“She’s clearly frightened of engaging. That’s a sad thing. A sad and defensive thing. Here’s a better way to put it, she was in an a priori reality.” This is how a character defines Bridget’s mother, Helen, in My Phantoms.
First Love, Gwendoline Riley’s critically acclaimed previous novel, was nominated for both the Women’s Prize for Fiction and the Goldsmiths Prize. Both that and My Phantoms have starkly different premises, but are strikingly similar in terms of the narrative choices as they delve into fraught, dysfunctional familial relationships narrated solely from the protagonist’s point of view, giving us a blinkered perspective of their dynamics.
The storyline in the latest novel follows the trajectory of Helen and Bridget’s evolving mother-daughter relationship from childhood to adulthood. Bridget’s childhood involved Helen maintaining her reticence and refusing any attempt by Bridget to get to know her better. Helen’s demeanour was characterised by “an antipathy to her circumstances”. She would offhandedly remark how most of the things she did in her life, like her job or living in the suburbs, were “not her” but something she did only because that was what was considered normal.
Helen is an evasive character who does not respond well to curiosity or being pressed to divulge details about herself. She appears to be “braced against an interrogation” wherever she goes, perceiving even a greeting from a neighbour as a threat or an affront. She treats her self-imposed isolation as a prerequisite to cast herself in the mould of “the fairytale misfit”.
Bridget’s mother and father separated when she was only two, and the first part of the novel is her reflection on her childhood and elaborate character portraits of her parents, which are brutal and scathing. Bridget seems to view both as interesting specimens, devoid of any trace of familial sentimentality.
Her mother is characterised as having “a mulish innocence” and the personality of a wallflower. In contrast, the father is the epitome of flamboyance. He views himself as a “beloved outlaw” who requires the audience of Bridget and her sister as passive spectators – “a living witness was required for the attitudes of this self-pollinating entity”. His larger-than-life personality had an inhibiting effect on the sisters, who had to shrink themselves during their sporadic visits to make space for his tawdry theatrics.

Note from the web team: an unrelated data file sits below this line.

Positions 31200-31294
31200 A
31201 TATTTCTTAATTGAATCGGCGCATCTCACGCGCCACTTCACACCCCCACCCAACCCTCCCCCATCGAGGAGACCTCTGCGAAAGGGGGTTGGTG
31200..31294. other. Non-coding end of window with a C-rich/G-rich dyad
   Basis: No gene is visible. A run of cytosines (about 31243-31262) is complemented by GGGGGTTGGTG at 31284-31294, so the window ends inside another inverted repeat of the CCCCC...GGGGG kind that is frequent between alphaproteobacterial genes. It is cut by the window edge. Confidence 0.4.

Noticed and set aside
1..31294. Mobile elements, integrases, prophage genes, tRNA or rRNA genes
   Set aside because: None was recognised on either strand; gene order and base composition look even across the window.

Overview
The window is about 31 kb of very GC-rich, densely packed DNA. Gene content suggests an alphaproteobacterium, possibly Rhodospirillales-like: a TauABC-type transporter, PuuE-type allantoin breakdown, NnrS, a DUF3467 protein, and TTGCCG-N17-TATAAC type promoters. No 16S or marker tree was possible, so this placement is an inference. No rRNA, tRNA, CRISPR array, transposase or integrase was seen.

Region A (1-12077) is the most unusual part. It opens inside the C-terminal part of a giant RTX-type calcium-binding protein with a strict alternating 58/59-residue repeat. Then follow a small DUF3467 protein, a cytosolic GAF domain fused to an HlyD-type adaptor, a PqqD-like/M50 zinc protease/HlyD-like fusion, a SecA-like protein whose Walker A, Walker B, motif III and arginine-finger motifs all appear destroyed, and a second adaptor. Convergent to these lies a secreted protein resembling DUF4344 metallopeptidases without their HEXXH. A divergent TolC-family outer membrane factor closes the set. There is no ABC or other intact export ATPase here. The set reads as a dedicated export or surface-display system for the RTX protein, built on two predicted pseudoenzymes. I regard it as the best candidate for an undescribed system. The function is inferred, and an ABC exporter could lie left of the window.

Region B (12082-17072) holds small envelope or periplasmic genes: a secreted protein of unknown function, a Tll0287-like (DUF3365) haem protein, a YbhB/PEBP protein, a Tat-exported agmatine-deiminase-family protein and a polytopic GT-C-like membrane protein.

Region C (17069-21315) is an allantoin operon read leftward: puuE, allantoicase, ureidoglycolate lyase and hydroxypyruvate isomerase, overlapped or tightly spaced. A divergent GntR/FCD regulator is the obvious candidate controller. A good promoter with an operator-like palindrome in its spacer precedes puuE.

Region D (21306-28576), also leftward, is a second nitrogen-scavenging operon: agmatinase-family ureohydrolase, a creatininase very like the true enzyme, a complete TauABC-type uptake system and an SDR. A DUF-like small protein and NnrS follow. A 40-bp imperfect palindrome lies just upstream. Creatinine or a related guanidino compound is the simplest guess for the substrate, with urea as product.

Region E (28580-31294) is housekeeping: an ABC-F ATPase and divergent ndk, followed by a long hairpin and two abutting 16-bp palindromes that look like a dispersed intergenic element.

Riley has a beautiful way of cataloguing memories and earmarking unpleasant experiences with a visually arresting turn of phrase. Bridget describes Helen's tendency to not oblige but just passively listen to her as "I'd see my pleas sported as trinkets". She depicts her father as "an energised bother" whose company was something she "weathered".
My Phantoms juxtaposes Bridget’s recollections of her mother’s life during Bridget’s childhood with her present-day efforts to simultaneously maintain her relationship with her while also keeping her at arm’s length.Their relationship dynamics switch up in the latter half of the book after Helen’s second failed marriage, following which she moves into a city-centre apartment in Manchester, hoping to meet her daughter more.
Bridget remains content with the sporadic exchanges she has with her mother, which are aptly described as “stubbed-toe, short-leash”. Eventually Bridget is compelled to mend her relationship with Helen after the latter is diagnosed with a terminal illness.
Dysfunctional mother-daughter dynamics are a popular theme in literary fiction; recent examples include Deborah Levy’s Hot Milk and Avni Doshi’s Burnt Sugar. However, both books feature seething resentment and reciprocated emotional damage that pervade the narrative. In My Phantoms, the mother and daughter are curiously apathetic and seem to be maintaining their relationship out of a sense of duty rather than genuine concern for each other’s wellbeing.
Bridget does not want her mother to meet her boyfriend John, despite the latter’s insistence, because she knows Helen places no value on the quality or substance of any encounter. But the same could be said about Bridget.
While the story is written from Bridget’s perspective, the narration is not inward-looking, and readers are left to figure out much about Bridget on their own because of the narrator’s aloofness and reluctance to reveal too much about herself. Bridget appears cold and detached, not just from her parents but even her sister, who is curiously absent from most of the story.
My Phantoms effectively captures the ennui of our times, and while the lack of a clear resolution might make for an unsatisfactory conclusion for some readers, it rounds up the raw ingenuity of this book well.